Thomas St George

Last updated
Thomas St George
Born1615
England, United Kingdom
Died1703 (aged 8788)
England, United Kingdom
Occupation Officer of arms
Parent(s) Henry St George
Relatives Henry St George, the younger (brother)

Sir Thomas St George (1615–1703) was an English officer of arms who rose to the rank of Garter Principal King of Arms (1686–1703).

Officer of arms state officer for heraldic, armorial or ceremonial duties

An officer of arms is a person appointed by a sovereign or state with authority to perform one or more of the following functions:

Garter Principal King of Arms

The Garter Principal King of Arms is the senior King of Arms, and the senior Officer of Arms of the College of Arms, the heraldic authority with jurisdiction over England, Wales and Northern Ireland. The position has existed since 1415.

Contents

Life

He was the eldest child of the herald Henry St George and his wife Mary Dayrell, daughter of Sir Thomas Dayrell. He lived at Woodford in Essex. [1] Around 1646 he married Clara Pymlowe (d. 1691), whose father John Pymlowe was a Northamptonshire rector. They had six children, including Thomas junior, who was Vicar of Bexley, and Eleanor, who married the eminent Irish judge Thomas Coote.

Sir Henry St George (1581–1644) was an English Officer of arms. He was the third son of the herald Sir Richard St George and his wife Elizabeth St John..

Essex County of England

Essex is a county in the south-east of England, north-east of London. One of the home counties, it borders Suffolk and Cambridgeshire to the north, Hertfordshire to the west, Kent across the estuary of the River Thames to the south, and London to the south-west. The county town is Chelmsford, the only city in the county. For government statistical purposes Essex is placed in the East of England region.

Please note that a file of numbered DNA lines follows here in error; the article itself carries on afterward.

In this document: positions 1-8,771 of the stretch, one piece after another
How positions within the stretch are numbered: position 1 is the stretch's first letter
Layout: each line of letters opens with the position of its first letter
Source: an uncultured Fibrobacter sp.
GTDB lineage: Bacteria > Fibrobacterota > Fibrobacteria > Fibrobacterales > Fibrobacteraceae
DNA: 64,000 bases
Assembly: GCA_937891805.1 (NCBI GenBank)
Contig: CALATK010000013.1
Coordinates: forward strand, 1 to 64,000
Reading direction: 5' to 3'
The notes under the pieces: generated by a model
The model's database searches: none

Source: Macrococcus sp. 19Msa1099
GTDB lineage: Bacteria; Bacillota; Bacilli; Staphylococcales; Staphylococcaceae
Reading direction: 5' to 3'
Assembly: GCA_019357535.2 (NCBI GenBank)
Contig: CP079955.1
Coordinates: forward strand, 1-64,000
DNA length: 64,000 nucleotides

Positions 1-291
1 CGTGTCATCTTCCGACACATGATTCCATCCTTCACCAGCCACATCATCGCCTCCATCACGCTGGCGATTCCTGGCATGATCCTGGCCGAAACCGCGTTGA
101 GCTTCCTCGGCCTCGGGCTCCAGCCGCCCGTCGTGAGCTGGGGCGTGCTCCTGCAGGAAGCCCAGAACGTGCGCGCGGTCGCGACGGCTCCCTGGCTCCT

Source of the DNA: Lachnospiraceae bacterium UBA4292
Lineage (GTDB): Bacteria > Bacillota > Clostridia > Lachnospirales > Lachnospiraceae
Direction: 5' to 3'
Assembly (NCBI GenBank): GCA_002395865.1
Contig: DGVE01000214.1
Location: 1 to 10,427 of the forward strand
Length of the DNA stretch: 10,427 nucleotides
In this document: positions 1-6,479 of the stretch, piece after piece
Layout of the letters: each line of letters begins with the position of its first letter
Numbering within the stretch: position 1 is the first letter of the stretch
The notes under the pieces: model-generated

Northamptonshire County of England

Northamptonshire, archaically known as the County of Northampton, is a county in the East Midlands of England. In 2015 it had a population of 723,000. The county is administered by Northamptonshire County Council and by seven non-metropolitan district councils. It is known as "The Rose of the Shires".

At the Restoration he was appointed Somerset Herald. As deputy to Sir Edward Walker he went on a mission to Dresden and invested John George II, Elector of Saxony on 13 April 1669 with the Order of the Garter. He was knighted in 1669 and appointed Norroy King of Arms in 1680, in succession to his younger brother Henry. The seniority was reversed when in 1686, he was appointed Garter on the death of William Dugdale. In 1690 he appointed a deputy to deliver the Garter to a Continental recipient, but the following year he undertook the task himself as William III was to attend the ceremony. In 1693 Gregory King acted as his deputy to deliver the Garter to the Elector of Saxony. On his return to London in May 1693 he was knighted. [2]

Restoration (England) 1660 restoration of the English monarchy

The Restoration of the English monarchy took place in the Stuart period. It began in 1660 when the English, Scottish and Irish monarchies were all restored under King Charles II. This followed the Interregnum, also called the Protectorate, that followed the Wars of the Three Kingdoms.

Somerset Herald

Somerset Herald of Arms in Ordinary is an officer of arms at the College of Arms in London. In the year 1448 Somerset Herald is known to have served the Duke of Somerset, but by the time of the coronation of King Henry VII in 1485 his successor appears to have been raised to the rank of a royal officer, when he was the only herald to receive coronation liveries.

Edward Walker (officer of arms) English officer of arms

Sir Edward Walker was an officer of arms and antiquarian who served as Garter King of Arms.